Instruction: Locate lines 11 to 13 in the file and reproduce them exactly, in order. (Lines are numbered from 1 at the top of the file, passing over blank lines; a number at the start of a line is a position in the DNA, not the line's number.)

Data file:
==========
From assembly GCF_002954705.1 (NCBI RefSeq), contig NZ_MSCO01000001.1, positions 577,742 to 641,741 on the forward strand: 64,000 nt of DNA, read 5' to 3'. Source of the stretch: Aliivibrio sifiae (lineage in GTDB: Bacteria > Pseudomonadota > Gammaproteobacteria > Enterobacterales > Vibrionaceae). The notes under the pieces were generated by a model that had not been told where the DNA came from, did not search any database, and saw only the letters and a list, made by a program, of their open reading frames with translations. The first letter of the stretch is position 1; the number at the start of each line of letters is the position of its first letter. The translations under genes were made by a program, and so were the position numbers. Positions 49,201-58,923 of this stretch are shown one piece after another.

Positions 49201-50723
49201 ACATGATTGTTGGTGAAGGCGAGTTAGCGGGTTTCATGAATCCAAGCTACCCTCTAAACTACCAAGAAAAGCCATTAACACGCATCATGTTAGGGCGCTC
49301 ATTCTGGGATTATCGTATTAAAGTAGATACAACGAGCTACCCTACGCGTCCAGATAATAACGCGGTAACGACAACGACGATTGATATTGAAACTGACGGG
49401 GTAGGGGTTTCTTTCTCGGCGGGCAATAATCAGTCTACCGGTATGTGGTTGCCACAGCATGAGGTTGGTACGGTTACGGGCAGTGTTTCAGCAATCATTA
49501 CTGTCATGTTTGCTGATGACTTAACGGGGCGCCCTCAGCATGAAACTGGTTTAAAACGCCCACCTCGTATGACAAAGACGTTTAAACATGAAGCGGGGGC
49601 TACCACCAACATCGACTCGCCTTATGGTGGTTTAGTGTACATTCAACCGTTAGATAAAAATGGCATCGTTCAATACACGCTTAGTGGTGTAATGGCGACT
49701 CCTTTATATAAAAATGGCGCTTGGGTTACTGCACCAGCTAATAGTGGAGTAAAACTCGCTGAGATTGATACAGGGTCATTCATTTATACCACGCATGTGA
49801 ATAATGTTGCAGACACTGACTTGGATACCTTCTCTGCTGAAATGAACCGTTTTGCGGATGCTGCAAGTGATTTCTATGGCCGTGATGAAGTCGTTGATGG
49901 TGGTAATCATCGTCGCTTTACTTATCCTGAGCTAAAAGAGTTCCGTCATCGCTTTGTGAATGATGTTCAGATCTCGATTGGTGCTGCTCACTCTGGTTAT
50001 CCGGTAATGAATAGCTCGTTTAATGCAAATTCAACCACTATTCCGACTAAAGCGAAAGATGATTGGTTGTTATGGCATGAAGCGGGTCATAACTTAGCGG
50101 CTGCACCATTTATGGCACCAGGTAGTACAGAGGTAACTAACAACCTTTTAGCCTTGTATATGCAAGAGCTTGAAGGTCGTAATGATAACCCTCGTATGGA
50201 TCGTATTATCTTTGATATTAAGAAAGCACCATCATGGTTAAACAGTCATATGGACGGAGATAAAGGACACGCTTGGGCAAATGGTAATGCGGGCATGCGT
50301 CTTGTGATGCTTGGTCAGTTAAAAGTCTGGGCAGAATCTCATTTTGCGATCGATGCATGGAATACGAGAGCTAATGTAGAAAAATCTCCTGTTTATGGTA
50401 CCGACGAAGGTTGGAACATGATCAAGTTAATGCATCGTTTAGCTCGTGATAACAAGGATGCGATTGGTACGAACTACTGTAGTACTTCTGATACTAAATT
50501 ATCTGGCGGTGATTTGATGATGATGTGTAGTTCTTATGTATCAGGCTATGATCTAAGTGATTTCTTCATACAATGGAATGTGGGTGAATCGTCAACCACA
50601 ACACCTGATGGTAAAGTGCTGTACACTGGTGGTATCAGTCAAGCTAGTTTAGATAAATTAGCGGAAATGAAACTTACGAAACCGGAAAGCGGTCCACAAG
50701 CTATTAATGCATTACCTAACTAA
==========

50001 CCGGTAATGAATAGCTCGTTTAATGCAAATTCAACCACTATTCCGACTAAAGCGAAAGATGATTGGTTGTTATGGCATGAAGCGGGTCATAACTTAGCGG
50101 CTGCACCATTTATGGCACCAGGTAGTACAGAGGTAACTAACAACCTTTTAGCCTTGTATATGCAAGAGCTTGAAGGTCGTAATGATAACCCTCGTATGGA
50201 TCGTATTATCTTTGATATTAAGAAAGCACCATCATGGTTAAACAGTCATATGGACGGAGATAAAGGACACGCTTGGGCAAATGGTAATGCGGGCATGCGT